An Amplification Trick and STOC 2010
How to tell if an operation is associative and more
Leonard Schulman is the program chair of STOC 2010. He is of course an expert in many areas of computational complexity. He has made important contributions to areas such as game theory, quantum theory, and in general theory theory.
Today I want to thank Len for doing such a great job with this years program, and thank the rest of the committee: Timothy Chan, Ken Clarkson, Constantinos Daskalakis, Irit Dinur, Faith Ellen, Alan Frieze, Parikshit Gopalan, Piotr Indyk, Valentine Kabanets, Yael Kalai, Howard Karloff, Robert Kleinberg, Assaf Naor, Noam Nisan, Chris Peikert, Jaikumar Radhakrishnan, Oded Regev, Alexander Russell, Aravind Srinivasan, Santosh Vempala, and Andrew Yao. I look forward to seeing the talks, and seeing everyone in Boston soon.
I also thank the committee for not rejecting one of my papers this year. Since I did not submit one, it was extremely unlikely that I would get rejected. But thanks anyway. I once had a nightmare, what if someone by mistake, got a rejection email and yet they had not submitted a paper.
Len was at Georgia Tech years ago. Actually he left Tech to go to Caltech, just as I arrived. I do not believe these events were linked; I certainly would have loved to still have Len here at Tech—not Caltech.
Len did a very clever piece of work with Sridhar Rajagopalan, in 1999, that I wish to talk about. What I like so much about their work is it shows how surprising upper bounds can be. It also shows how clever Len and Sridhar can be.
Suppose I present you with a simple by table of some “multiplication” type operator, let be the operator. More precisely, there is a set of elements and a binary operation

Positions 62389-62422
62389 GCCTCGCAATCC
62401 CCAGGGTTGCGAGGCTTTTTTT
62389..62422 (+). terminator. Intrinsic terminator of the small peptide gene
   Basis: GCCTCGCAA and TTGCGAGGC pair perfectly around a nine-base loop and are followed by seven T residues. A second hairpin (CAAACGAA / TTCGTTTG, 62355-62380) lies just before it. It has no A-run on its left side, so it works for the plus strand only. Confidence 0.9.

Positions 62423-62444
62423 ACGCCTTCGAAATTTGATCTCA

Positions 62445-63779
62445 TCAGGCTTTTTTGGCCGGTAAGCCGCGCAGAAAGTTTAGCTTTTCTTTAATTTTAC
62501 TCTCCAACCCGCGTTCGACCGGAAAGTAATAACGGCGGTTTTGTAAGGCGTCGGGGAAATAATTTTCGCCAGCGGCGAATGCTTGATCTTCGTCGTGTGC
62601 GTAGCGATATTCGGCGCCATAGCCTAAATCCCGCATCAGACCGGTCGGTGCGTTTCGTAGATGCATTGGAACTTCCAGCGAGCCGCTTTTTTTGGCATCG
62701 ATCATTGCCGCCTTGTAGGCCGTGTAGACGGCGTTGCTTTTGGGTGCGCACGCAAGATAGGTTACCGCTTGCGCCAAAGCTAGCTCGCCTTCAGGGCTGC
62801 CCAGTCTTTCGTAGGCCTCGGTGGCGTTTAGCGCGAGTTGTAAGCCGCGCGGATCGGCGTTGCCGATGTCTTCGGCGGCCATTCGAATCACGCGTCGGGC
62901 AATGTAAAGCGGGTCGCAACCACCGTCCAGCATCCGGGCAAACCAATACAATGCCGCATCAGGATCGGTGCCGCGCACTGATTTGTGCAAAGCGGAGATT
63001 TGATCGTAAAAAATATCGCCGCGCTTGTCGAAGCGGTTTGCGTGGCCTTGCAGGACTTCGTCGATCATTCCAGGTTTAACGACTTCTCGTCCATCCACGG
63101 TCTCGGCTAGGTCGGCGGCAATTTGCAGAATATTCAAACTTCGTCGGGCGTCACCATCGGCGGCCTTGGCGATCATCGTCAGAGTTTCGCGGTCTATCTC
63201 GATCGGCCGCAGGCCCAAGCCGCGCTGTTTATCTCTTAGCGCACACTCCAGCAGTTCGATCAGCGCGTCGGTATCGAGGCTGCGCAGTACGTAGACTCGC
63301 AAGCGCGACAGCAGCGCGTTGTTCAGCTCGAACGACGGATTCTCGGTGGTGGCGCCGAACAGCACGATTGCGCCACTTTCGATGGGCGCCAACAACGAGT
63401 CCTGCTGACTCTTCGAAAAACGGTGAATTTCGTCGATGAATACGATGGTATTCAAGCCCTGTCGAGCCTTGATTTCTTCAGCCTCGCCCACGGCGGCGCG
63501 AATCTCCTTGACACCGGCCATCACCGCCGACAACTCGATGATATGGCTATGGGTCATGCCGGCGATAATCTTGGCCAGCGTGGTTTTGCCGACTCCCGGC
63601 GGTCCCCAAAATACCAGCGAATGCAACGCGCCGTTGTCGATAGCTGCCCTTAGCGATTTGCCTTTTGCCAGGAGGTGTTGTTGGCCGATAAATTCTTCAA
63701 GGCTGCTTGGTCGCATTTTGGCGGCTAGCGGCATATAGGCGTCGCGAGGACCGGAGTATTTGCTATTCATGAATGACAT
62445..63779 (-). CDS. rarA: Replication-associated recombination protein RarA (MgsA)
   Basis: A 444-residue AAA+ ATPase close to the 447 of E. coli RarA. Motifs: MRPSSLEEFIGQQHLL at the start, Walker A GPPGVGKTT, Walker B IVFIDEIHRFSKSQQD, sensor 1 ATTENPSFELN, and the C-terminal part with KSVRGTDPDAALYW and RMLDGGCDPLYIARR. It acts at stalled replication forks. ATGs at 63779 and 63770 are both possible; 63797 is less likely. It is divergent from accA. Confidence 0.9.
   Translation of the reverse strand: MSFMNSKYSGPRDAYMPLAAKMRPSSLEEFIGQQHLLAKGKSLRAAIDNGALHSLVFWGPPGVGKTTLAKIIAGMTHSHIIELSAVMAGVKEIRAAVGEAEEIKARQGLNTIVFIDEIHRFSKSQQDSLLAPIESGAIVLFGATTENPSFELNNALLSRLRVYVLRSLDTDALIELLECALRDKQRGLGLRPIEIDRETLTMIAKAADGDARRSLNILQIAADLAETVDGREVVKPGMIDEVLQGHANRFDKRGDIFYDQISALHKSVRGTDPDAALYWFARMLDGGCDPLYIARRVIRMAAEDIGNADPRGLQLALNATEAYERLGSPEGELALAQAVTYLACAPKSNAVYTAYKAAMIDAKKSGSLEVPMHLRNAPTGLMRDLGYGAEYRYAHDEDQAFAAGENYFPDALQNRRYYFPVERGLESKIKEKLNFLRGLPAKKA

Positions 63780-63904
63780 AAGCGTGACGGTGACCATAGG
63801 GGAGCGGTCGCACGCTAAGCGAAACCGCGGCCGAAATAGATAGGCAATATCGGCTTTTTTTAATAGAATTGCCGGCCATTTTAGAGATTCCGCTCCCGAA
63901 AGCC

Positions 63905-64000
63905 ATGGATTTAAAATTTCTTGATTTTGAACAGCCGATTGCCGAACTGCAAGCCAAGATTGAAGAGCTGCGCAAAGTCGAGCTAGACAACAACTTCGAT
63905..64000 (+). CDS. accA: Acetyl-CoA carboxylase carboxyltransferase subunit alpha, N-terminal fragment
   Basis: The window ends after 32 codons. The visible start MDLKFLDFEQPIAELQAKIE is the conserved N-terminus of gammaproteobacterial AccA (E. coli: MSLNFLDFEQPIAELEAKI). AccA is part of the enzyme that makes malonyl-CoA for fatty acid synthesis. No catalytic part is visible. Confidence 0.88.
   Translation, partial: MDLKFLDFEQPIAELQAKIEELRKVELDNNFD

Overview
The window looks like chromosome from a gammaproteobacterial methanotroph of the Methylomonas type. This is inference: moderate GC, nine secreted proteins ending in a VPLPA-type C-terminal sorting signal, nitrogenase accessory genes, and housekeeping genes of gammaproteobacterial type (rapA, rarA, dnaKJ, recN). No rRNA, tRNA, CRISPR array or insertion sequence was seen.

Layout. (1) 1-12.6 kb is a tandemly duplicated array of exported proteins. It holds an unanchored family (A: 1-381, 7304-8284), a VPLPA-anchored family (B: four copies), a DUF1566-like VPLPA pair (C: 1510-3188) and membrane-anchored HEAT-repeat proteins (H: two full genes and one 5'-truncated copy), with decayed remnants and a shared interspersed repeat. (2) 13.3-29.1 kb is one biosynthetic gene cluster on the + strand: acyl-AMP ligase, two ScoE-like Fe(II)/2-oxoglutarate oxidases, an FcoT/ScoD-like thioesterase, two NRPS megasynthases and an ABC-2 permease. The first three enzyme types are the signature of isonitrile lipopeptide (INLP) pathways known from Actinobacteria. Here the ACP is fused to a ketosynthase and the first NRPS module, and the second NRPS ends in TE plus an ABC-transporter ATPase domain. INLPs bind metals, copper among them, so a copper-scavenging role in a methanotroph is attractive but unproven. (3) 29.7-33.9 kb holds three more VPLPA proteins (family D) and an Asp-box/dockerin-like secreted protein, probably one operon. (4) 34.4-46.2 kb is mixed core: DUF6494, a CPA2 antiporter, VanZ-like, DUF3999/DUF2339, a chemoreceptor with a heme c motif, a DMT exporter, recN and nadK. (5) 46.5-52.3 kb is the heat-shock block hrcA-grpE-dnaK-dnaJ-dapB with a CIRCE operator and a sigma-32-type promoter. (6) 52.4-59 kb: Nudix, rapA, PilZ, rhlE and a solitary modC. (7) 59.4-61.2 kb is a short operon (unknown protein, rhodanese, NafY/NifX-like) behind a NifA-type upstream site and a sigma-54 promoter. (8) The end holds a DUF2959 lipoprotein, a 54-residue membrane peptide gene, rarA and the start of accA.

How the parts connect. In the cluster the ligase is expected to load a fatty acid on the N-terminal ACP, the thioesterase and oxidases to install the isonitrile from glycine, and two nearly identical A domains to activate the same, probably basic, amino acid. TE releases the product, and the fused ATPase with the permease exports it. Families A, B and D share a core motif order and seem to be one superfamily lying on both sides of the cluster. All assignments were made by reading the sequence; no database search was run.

For any two elements and in , their “product” is denoted by .
Given such a table there are many natural questions you might ask:
- Is it the multiplication table for an associative operator?
- Is it the multiplication table for a group?
- Is it the multiplication table for an abelian group?
- Is it the multiplication table for a group with some property X?
For example question (3) can be solved in time by brute force: try all the pairs and see if
Years ago Zeke Zalcstein and I worked on such problems. In particular we showed, in 1978, that there was a constant-time randomized algorithm for checking if a group was abelian. Much more recently Bin Fu proved both upper and lower bounds for this problem. He proved, a lower bound for deterministic algorithms, and re-proved our old result.
Zeke and I worked hard on the first question, to check whether an operator was associative and we could do no better than the obvious brute force time. That is, we could not beat the algorithm: try all and check
We never tried to prove a lower bound, but it seemed “clear” that you would have to somehow try all the possible triples. Of course this is no proof, and is completely wrong.
Len and Sridhar’s solution is quite clever in my opinion. They proved
Theorem: There is a randomized algorithm that runs in time to check whether or not an by table defines an associative operator.
In the above statement, is the error probability of the algorithm. I will sketch their proof—as always please look at their well written paper for all the details and some additional results.
The key insight is to look at the “algebra” defined by the operation. The elements of this algebra are formal sums of the form
where lies in the Galois Field of two elements. They point out that if the operation defined a group this would be called the “group algebra.” There are three natural operations defined on these elements:
- Addition: .
- Scalar multiplication: .
- The operation : .
These operations can be done efficiently. The key is that the last operation can be done in time by a brute force method. Just form all the products and collect like terms.
It is not hard to show that the table is associative if and only if the operation on is also associative. Their algorithm is just this: select three random elements from and check that
The last step is the lemma:
Lemma: Suppose the operation is not associative. Then with probability at least the above random test will fail.
The point is that in blowing up the domain from to , now any failure of associativity over extends to at least triples from . In a sense their associative testing algorithm is using an amplification trick. Very neat
Can their method be used to get other properties of tables in less than the obvious time? The “group algebra” type approach seems quite powerful. Can it be used to solve other problems?
A sad postscript: the great Vladimir Arnold passed away in France earlier today. I talked about some of his conjectures before here.